Go mbeannai Dia duit.

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Quaker by conviction, mother by default, Celticst through love, Christ follower because I once was lost but now am found...

Monday, May 23, 2011

Lessons from the desert.

Am I willing to give up what I have in order to be what I am not yet? Am I able to follow the spirit of love into the desert? It is a frightening and sacred moment. There is no return. One's life is charged forever. It is the fire that gives us our shape. ~Mary RichardsAsk any Aussie; the middle of Australia is a desert.  Several deserts.  Most of us live along the *coastal fringe* with our beaches & our surf & our great white sharks ~ & life is good.  Seriously.  Anywhere along the coastal fringe has a pretty temperate climate ~ unless you are unlucky enough to live in Melbourne, or possibly Hobart.  If you want snow you go to it; it does not come to you.  We whinge about our cost of living but we're a western country & our standard of living is better than 3/4 of the world's & I'd hazard it is probably the best in the world from what I've seen travelling.  We just don't know how lucky we really are.

We joke about our *dead centre*.  We know the desert is encroaching at the rate of 4 miles a year.  We watch the Leyland Brothers [remember them?] & the Bush Tucker Man but we don't go into the desert ourselves. There's nothing there but mallee scrub, red sand,  scorching heat.

Early in our marriage the MOTH worked out west on the oil rigs & he got to know the desert as few people ever do ~ & he fell deeply & irrevocably in love with the dry places no~one goes.  And he saw, just once, the desert after the floods & there was so much wildlife: birds & frogs, kangaroos & lizards & snakes.  Swarms of them.  Everywhere you looked.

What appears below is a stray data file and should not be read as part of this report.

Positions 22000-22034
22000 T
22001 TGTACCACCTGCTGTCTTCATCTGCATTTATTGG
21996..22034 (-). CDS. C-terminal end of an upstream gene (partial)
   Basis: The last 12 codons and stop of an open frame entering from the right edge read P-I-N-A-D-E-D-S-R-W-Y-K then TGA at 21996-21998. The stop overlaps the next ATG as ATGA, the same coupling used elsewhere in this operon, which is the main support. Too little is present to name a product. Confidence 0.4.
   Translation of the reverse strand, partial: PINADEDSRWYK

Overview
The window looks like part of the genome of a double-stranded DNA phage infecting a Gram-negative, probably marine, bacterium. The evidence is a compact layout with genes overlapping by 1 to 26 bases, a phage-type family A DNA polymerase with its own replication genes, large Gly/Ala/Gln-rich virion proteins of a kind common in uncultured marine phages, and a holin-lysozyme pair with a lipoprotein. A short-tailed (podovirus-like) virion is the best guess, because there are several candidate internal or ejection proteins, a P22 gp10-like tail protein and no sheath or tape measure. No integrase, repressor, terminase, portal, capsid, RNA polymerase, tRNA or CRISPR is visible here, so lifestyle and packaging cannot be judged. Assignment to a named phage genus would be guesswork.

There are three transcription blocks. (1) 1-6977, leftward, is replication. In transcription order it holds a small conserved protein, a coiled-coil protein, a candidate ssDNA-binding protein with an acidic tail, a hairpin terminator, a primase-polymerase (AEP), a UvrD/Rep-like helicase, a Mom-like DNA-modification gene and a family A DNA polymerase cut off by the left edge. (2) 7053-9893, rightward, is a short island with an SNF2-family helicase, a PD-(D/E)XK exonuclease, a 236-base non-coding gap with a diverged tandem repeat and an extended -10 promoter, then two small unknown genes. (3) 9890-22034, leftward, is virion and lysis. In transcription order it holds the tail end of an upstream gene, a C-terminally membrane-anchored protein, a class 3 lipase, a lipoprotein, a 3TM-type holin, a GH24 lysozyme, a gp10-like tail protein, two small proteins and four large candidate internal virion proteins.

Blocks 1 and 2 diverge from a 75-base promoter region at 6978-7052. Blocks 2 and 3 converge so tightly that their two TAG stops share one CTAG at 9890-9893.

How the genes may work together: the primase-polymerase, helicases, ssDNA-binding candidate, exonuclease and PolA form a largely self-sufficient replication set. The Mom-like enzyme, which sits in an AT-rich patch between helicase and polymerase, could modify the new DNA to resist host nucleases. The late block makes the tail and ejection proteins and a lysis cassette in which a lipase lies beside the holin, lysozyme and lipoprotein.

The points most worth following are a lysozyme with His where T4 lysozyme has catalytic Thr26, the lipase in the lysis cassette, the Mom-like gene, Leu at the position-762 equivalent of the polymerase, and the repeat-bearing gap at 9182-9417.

I have been thinking about our deserts, about the frogs who burrow deep into the sand & hibernate until the rains come, about the birds that suddenly breed prolifically, about how all those animals survive the dry years because I have been in a dry place spiritually.  I hate the desert places.  I like to be green & well watered & the ease of lush pastures.  Yep, that's me, lolling in the lush grass beside gentle steams & here is the thing.  Those beautiful lush pastures are a dangerous place to be. 

If you plant a tree in the desert it is going to do one of 2 things.  It is either going to curl up it's toes & die or it is going to send it's tap root surging deep down into the sub~soil to the water table & the streams of fresh water hidden below the ground.  When times are good & easy those same trees grow shallow roots because there is water close to the surface & they fall over in the smallest storm.  The trees that learn to endure are deep rooted ~ but they never get that way without adversity.  They mightn't grow so straight, or so tall, but they grow strong.  Bits of them get brittle & break away but the trunk is solid.  It is only the extraneous the tree discards, dropping unnecessary limbs, shedding foliage that drains it's limited resources. Only what is important is maintained.

And the other thing is desert things learn to endure.  They grow patient, waiting for the rains ~ & when the rains finally come they aren't washed away in the floods but they bear bountiful fruit, 10, 20, 100 times. I understand.  I just don't like it very much. *sigh*


seekingmyLord said...

Here's wishing you a bit of rain.

Julie said...

Beautifully said, Ganeida. For your comfort (and mine) I wish us rain. For our best, I pray for strong, surging roots.

Bonnie said...

Feeling your pain...

Jo said...

I tried to leave a message last night but it just wouldn't work.

Not a desert person at all, but the strength of the desert plants and animals is pretty amazing.

Ganeida said...

Jo: blogger is having issues again.

Bonnie:Ta, love. It is emotionally debilitating.

Julie: Ah, I thought you'd get it. We sem to be sharing spiritual space just now.

Seeking: Ta. You seem to be travelling rough too. ♥